Trump campaigning for MS senator


It was not immediately known who put the nooses up or why.

She said the hanging remark was an "exaggerated expression of regard" for the supporter, but the remarks drew sharp criticism in a state with a 38% black population.

If elected, Espy would be the first black person elected to the Senate from the state since the era of Reconstruction.

"Let me be perfectly clear - there is absolutely no place in our state for these unacceptable symbols or tactics to intimidate others", Hurst said".

Donald Trump praised Ms Hyde-Smith as he headed to Mississippi to lead two rallies for the senator. Cindy Hyde-Smith, the Republican incumbent in the Mississippi Senate race, whose recent comments about "public hanging" have caused her to lose donors and prompted outcry heading into the runoff election on Tuesday.

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Hyde-Smith, as you may recall, said during her support of friend and supporter Colin Hutchinson, "I would fight a circle saw for him".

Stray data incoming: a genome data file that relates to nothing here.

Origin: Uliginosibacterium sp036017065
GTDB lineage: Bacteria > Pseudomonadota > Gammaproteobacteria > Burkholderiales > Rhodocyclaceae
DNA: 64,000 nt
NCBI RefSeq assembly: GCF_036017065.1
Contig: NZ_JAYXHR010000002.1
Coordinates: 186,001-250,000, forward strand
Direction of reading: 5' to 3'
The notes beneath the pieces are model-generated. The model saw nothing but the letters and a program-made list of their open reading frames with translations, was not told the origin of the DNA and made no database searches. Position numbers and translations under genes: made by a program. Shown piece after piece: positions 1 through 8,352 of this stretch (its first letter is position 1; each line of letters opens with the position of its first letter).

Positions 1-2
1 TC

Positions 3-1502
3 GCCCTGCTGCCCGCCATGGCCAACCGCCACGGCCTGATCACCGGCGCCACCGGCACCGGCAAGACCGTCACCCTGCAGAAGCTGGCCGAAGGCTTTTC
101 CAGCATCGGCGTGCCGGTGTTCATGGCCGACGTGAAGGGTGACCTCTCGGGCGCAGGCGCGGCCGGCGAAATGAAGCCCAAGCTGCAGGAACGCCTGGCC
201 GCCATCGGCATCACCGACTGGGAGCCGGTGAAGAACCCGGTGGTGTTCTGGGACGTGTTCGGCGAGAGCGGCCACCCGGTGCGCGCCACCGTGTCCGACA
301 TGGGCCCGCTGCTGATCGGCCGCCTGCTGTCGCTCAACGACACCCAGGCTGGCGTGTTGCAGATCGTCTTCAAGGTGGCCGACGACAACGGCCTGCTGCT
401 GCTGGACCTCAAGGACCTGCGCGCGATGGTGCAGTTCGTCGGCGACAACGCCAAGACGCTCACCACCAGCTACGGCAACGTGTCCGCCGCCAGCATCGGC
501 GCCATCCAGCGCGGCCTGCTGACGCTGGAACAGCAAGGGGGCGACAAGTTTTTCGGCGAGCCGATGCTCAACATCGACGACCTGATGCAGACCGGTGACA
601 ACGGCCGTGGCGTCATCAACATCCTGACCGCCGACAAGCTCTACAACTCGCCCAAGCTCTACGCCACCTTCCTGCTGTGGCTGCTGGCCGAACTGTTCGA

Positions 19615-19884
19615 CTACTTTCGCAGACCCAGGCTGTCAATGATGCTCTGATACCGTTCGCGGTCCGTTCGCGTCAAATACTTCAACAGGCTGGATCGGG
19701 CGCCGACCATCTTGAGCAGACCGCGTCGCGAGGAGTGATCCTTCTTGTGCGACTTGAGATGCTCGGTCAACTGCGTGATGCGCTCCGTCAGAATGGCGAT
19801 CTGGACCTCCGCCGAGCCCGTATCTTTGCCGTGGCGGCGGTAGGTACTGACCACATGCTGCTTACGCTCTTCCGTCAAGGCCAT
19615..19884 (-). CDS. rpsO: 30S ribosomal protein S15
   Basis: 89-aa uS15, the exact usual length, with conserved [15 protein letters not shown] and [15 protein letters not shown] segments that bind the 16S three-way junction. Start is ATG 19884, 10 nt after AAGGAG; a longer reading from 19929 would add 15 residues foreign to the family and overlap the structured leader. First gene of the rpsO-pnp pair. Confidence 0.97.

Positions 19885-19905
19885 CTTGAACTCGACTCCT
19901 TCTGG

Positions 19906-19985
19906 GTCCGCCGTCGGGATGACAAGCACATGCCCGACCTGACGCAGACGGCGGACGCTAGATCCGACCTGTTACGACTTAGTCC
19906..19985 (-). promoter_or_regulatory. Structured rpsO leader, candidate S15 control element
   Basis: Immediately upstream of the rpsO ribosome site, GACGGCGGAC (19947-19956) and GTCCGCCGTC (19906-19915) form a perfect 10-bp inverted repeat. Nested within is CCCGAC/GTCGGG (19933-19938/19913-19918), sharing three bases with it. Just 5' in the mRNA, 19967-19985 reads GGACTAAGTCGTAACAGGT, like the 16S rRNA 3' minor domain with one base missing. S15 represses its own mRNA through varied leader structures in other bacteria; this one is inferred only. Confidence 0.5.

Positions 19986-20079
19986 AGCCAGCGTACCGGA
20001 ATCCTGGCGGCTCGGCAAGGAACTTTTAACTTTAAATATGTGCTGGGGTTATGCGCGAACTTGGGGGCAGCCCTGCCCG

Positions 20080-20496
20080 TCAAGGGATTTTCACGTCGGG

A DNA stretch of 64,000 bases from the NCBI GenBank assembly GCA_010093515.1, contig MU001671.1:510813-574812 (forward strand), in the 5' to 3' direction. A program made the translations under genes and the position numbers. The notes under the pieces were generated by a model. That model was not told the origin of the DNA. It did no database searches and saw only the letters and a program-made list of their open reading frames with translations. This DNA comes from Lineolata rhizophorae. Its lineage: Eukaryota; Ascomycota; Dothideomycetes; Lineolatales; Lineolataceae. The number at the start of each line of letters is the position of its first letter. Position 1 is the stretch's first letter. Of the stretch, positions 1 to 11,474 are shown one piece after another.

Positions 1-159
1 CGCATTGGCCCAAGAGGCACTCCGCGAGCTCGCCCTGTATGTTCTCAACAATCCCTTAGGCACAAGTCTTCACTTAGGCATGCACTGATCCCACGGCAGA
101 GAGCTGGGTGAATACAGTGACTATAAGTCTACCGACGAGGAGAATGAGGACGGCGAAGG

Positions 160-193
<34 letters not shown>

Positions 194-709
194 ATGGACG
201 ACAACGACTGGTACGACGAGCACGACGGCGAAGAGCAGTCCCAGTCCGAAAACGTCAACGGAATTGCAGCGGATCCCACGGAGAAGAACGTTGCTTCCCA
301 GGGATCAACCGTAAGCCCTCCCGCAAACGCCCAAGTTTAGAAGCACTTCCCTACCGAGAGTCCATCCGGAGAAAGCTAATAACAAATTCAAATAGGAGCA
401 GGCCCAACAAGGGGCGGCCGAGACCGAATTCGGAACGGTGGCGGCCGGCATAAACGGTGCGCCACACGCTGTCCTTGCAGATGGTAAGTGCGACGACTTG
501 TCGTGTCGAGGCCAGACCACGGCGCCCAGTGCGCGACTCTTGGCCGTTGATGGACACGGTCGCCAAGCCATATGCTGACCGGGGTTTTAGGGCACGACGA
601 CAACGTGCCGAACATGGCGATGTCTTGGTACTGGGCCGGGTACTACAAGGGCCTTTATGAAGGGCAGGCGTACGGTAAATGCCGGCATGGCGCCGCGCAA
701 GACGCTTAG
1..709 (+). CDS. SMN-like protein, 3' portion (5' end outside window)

Neither Espy nor a Hyde-Smith campaign spokeswoman would comment on the nooses.

It began when video emerged online of her telling supporters earlier this month that she'd be "on the front row" if one of her supporters there "invited me to a public hanging". If we find evidence beyond a reasonable doubt that a federal crime has occurred, these criminals will be swiftly prosecuted and held accountable.

The matter was under investigation, he said, adding that he did not know what was on the signs. Nooses hung on the trees of the capitol's south lawn on Monday, according to authorities.

The NAACP website says that between 1882 and 1968, there were 4,743 lynchings in the United States, and almost 73% of the victims were black.

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